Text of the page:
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- The project will treat an estimated 90,000 cubic meters of contaminated soils and sediments at the Danang Airport to below Government of Vietnam cleanup standards.
- The treatment structure is 70 meters wide and approximately 100 meters long (based on actual volume). Including top and bottom insulation, the structure stands about eight meters tall. The soil and sediment is heated to approximately 335 degrees C with 1,254 heating wells.
- The Vietnamese and U.S. governments have been collaborating on Agent Orange/dioxin issues since 2000. The Prime Minister's Office designated the Ministry of National Defense to be the Government of Vietnam project owner/partner on the Environmental Remediation of Dioxin Contamination at Danang Airport project.
- USAID, the implementing agency for the USG, and MND work closely to execute the project. The first phase of remediation successfully treated approximately 45,000 cubic meters of material in 2015; the second phase of remediate will begin in late 2016.
- The project is estimated to be completed in 2018.
- The U.S. and Vietnamese governments identified the use of In-Pile Thermal Desorption (IPTD, or thermal remediation) as the most effective and proven technology for Danang Airport during the development of an environmental assessment/environmental impact assessment process.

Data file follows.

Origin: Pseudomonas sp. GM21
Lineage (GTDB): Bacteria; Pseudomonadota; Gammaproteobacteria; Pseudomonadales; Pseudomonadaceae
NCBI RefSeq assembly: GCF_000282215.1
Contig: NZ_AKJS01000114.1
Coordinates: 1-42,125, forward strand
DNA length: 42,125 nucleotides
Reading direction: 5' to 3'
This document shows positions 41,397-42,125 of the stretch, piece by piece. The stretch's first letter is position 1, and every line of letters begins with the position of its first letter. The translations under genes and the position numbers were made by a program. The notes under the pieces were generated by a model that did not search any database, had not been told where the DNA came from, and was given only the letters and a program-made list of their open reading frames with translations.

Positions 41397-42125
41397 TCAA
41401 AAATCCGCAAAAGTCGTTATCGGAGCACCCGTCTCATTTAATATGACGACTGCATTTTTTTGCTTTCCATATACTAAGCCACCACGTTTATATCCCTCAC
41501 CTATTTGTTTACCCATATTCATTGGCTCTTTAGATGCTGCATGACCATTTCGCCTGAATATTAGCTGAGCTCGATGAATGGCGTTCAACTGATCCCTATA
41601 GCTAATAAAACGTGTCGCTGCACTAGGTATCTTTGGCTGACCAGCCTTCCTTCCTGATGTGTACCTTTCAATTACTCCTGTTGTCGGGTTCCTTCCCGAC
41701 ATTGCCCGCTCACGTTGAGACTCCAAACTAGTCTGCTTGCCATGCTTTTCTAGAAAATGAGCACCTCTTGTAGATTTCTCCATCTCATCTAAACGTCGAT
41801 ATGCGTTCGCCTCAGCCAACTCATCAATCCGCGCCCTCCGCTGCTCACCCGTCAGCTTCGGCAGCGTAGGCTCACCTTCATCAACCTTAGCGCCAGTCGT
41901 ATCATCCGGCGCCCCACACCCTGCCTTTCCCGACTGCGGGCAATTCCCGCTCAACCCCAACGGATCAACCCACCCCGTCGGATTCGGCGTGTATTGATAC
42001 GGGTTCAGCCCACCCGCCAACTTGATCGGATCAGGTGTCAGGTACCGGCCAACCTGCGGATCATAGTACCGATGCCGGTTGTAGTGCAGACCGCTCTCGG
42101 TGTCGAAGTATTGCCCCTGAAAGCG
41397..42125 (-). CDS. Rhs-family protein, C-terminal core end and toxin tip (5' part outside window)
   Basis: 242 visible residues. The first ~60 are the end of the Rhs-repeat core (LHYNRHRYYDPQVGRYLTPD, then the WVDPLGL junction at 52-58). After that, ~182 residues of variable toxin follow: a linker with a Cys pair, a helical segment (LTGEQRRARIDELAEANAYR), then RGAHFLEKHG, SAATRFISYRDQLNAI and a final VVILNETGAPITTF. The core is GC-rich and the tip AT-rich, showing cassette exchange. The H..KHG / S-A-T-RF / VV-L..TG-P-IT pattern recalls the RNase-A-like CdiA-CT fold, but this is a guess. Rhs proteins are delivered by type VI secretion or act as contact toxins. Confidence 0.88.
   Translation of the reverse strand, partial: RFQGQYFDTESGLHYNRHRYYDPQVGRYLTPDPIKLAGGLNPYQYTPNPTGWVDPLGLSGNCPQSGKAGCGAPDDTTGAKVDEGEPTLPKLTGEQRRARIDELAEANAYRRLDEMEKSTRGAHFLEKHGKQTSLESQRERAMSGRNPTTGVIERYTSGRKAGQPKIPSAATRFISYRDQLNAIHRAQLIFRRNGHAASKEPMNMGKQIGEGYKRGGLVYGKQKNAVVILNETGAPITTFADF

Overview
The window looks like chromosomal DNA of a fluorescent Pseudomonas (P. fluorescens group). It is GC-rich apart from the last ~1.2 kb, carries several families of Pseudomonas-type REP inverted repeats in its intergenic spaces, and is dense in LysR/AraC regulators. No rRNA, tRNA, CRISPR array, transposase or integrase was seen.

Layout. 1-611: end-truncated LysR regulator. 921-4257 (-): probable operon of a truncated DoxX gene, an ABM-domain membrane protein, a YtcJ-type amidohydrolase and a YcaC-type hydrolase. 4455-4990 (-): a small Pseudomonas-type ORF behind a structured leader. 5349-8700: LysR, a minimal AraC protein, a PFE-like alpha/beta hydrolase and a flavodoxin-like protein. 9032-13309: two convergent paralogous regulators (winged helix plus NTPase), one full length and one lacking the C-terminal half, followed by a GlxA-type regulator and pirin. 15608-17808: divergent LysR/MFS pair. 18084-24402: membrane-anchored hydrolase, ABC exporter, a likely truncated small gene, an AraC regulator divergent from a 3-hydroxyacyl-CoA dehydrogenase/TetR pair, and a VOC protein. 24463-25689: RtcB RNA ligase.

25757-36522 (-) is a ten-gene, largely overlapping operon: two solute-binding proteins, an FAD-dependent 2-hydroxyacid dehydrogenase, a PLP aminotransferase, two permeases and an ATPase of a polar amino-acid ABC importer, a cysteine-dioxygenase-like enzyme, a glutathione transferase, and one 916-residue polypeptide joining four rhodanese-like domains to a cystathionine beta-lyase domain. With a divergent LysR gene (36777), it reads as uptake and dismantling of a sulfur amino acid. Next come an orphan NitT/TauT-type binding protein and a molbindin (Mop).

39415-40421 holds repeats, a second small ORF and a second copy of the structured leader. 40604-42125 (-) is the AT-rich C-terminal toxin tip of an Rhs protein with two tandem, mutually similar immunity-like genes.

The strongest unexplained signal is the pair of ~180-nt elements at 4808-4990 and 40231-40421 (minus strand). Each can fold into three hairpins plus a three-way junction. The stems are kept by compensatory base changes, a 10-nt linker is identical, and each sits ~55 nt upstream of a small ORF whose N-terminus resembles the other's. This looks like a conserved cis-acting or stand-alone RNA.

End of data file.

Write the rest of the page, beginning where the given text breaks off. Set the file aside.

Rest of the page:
- Collectively, USAID's contractors for the Danang project have successfully applied innovative technology solutions, including thermal remediation, on hundreds of projects involving construction management, environmental remediation, oversight of multiple parties, and site-wide health and safety.
How thermal remediation works:
- Contaminated soils and sediments are excavated and safely hauled to a treatment structure that was constructed on the Project site.
- Once placed in the treatment structure, the contaminated soil and sediment is treated using the thermal desorption technology or IPTD. Thermal desorption involves heating the soils and sediments to a high temperature (approximately 335 degrees Celsius) where the dioxins are destroyed. The dioxin breaks down to carbon dioxide, water, and chloride. Any dioxin not destroyed in pile are captured and treated prior to discharge.
- Following confirmatory samplings, the treated soils and sediments are removed from the treatment structure and are safe for industrial and commercial reuse.
Last updated: April 19, 2017